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An Overview of Premature Ventricular Complexes

written by: Roma Lightsey, RN, BSN • edited by: Diana Cooper • updated: 1/13/2011

Premature ventricular complexes are a common heart arrhythmia. Do you know when they are potentially life-threatening? Read this article and find out symptoms, causes, and treatments.

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    What are PVCs?

    Premature ventricular complexes are irregular heartbeats caused by the ventricles (the lower heart chambers) contracting earlier than normal. When the heart beats normally, the sinoatrial node in the right atrium (upper chamber) sends an electrical impulse across the atria to the ventricles, causing them to contract. When the ventricles contract, blood is pumped out of the heart and throughout the body. With PVCs, the ventricles contract before the atria. PVCs can be thought of as a sort of a 'hiccup' in the heart.

    In the above rhythm strip, the second and fourth beats are PVCs.

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    Symptoms

    It's possible to have PVCs and never know it. However, some people will get the sensation of a "fluttering" or racing heart. If you notice skipped beats or "flip-flops", you should see your doctor to have the symptoms evaluated. Anemia, infections, anxiety, and other rhythm problems can cause PVC symptoms. Your doctor can determine the cause and proper treatment.

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    Causes

    PVCs are not unusual in a healthy, normal heart. They are of no concern in a healthy heart, but may be serious in a diseased heart. Coronary artery disease, high blood pressure, and myocarditis (infection of the heart muscle) can cause PVCs. Other causes include chemical imbalances in the body, alcohol or illegal drugs, and some medications, such as asthma medications. Thyroid disease and high levels of adrenaline caused by caffeine, anxiety, or exercise may also cause PVCs.

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    Diagnosis

    An EKG is a quick, noninvasive way to show PVCs by displaying the electrical activity of the heart on a monitor. In a patient complaining of symptoms, a special monitor called a Holter monitor may be worn at home over a longer period of time to monitor the heart's rhythm. The monitor can record and transmit the information back to the physician. If PVCs are noted, blood work may be ordered to check potassium and magnesium levels in the blood. These two electrolytes are vital for proper functioning of the body's electrical system. If levels are too low, supplements may be given in pill form for minor deficiencies, or as an IV in the vein for significant deficiencies.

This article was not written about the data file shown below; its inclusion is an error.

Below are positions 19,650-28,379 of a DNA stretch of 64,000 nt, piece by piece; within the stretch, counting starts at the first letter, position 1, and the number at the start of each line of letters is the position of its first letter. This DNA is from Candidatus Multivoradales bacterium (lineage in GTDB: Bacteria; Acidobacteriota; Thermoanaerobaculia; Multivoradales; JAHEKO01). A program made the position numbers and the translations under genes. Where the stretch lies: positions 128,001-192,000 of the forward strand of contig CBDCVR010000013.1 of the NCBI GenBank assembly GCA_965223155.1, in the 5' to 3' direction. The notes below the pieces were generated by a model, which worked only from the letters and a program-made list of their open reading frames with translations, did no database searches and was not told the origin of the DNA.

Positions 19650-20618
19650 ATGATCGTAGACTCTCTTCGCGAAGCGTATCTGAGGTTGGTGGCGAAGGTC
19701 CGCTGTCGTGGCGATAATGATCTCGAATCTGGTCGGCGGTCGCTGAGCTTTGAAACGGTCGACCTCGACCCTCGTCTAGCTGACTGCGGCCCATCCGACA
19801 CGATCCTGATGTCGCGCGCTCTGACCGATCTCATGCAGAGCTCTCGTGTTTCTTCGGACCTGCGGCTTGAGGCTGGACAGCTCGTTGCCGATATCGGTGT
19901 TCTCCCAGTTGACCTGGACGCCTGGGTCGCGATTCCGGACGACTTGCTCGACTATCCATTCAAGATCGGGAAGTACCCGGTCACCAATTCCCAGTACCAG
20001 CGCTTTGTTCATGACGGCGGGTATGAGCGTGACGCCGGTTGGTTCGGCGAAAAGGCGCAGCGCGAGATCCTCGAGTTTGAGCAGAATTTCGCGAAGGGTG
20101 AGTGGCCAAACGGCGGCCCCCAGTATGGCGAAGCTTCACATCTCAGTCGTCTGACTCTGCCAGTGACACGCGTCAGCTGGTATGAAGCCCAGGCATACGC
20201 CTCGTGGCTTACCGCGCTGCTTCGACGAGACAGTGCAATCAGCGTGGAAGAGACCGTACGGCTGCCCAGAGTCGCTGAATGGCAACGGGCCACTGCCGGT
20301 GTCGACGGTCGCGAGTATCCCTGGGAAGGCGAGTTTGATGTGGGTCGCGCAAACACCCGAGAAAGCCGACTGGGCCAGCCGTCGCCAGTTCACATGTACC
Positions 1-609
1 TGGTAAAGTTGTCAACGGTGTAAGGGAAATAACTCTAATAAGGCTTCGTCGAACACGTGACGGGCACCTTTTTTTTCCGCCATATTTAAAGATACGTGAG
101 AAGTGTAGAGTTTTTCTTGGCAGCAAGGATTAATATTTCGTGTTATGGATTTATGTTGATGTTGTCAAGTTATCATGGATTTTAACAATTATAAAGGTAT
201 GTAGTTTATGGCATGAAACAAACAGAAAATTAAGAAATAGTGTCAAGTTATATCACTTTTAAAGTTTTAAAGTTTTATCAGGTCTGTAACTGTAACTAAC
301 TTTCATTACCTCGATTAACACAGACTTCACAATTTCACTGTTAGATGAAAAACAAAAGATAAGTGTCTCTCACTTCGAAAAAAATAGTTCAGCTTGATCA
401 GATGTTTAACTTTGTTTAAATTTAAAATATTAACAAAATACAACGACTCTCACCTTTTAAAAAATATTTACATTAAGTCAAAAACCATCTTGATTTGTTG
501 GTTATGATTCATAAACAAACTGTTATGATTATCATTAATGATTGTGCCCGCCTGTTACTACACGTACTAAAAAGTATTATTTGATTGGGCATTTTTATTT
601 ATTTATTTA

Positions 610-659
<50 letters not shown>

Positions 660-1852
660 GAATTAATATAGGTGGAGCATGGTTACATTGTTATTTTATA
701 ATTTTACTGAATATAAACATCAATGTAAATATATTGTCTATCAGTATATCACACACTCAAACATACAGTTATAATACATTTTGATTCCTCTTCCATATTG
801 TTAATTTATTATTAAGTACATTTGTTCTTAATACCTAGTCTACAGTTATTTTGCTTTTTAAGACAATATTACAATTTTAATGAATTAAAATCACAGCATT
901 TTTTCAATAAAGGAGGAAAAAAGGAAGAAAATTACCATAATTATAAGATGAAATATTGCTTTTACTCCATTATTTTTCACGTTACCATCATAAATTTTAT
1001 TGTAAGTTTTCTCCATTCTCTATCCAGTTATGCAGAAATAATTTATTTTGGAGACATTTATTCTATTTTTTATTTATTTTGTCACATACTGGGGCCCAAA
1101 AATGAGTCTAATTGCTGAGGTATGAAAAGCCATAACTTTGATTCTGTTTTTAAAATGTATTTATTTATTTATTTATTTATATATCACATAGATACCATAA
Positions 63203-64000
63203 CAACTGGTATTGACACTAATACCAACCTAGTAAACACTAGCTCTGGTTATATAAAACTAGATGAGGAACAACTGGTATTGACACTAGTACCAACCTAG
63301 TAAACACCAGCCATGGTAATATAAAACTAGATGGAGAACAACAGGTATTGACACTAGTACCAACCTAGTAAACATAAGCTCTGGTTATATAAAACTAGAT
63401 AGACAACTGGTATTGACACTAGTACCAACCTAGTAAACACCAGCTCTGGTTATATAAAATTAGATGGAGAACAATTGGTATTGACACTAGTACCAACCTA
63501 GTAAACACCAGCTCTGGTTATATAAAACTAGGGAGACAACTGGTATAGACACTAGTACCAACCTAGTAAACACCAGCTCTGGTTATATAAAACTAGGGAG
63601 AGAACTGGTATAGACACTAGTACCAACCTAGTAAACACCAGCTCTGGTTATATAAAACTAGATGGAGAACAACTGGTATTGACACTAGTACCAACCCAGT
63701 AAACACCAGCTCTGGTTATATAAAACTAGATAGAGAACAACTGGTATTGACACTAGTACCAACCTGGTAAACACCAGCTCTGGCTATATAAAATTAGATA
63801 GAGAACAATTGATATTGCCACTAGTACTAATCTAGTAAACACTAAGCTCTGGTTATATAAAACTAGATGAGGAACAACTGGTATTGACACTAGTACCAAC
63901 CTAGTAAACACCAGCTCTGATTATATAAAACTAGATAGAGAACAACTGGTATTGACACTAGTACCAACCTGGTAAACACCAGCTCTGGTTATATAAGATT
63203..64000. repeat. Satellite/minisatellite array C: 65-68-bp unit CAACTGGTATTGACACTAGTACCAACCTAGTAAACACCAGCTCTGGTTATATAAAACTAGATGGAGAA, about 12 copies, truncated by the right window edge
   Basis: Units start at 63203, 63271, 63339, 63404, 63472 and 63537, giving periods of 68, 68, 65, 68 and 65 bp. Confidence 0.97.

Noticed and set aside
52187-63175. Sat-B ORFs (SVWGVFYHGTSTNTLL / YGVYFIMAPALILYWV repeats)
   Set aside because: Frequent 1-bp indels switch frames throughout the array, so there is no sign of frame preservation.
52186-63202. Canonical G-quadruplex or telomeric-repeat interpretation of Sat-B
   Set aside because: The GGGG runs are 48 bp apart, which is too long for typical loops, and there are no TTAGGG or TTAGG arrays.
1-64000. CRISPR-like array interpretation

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    Treatment

    In healthy individuals, no treatment may be needed. In those with frequent PVCs or cardiac disease, medication such as beta blockers, calcium channel blockers, or anti-arrhythmic drugs may be prescribed. If PVCs are severe or potentially life-threatening, an implantable defibrillator may be placed. Depending on the type of defibrillator used, the PVCs are not prevented, but are stopped within seconds. This is often used in patients who have more than one type of arrhythmia.

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    When PVCs are Dangerous

    Certain patterns of PVCs can be dangerous. Bigeminy and trigeminy, in which PVCs occur every other beat or every third beat can result in ventricular tachycardia (VT or V tach) or ventricular fibrillation (VF or V fib). Two PVCs in a row, known as a couplet, can also cause V tach. Three PVCs in a row are considered a run of V tach.

    V tach is dangerous because it often precedes V fib. In V tach, the ventricular rate is fast, from 100 to 250 beats a minute. When V tach is sustained, immediate treatment is needed to prevent death, as it can quickly morph into V fib. In V fib, the electrical activity in the heart is chaotic, and the ventricles quiver instead of contracting. When this occurs, the heart can no longer pump blood efficiently throughout the body. In V tach where there is no pulse present, and in V fib, treatment includes shocking the heart back into rhythm. V fib is one of the most common causes of a code blue in the hospital setting.

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    Living with PVCs

    Your doctor will decide if your PVCs need any further treatment. If medication is ordered, be sure you understand what drug you are taking, the brand and generic names, dosage, and how often to take. Know what side effects to look for, or indications that you should contact your doctor. If lifestyle changes, such as avoiding alcohol, controlling stress, and limiting caffeine is recommended, follow your doctor's guidelines. For most healthy people, PVCs are nothing to be concerned about. But if you have any kind of cardiac disease, be aware of warning signs that require immediate medical attention.

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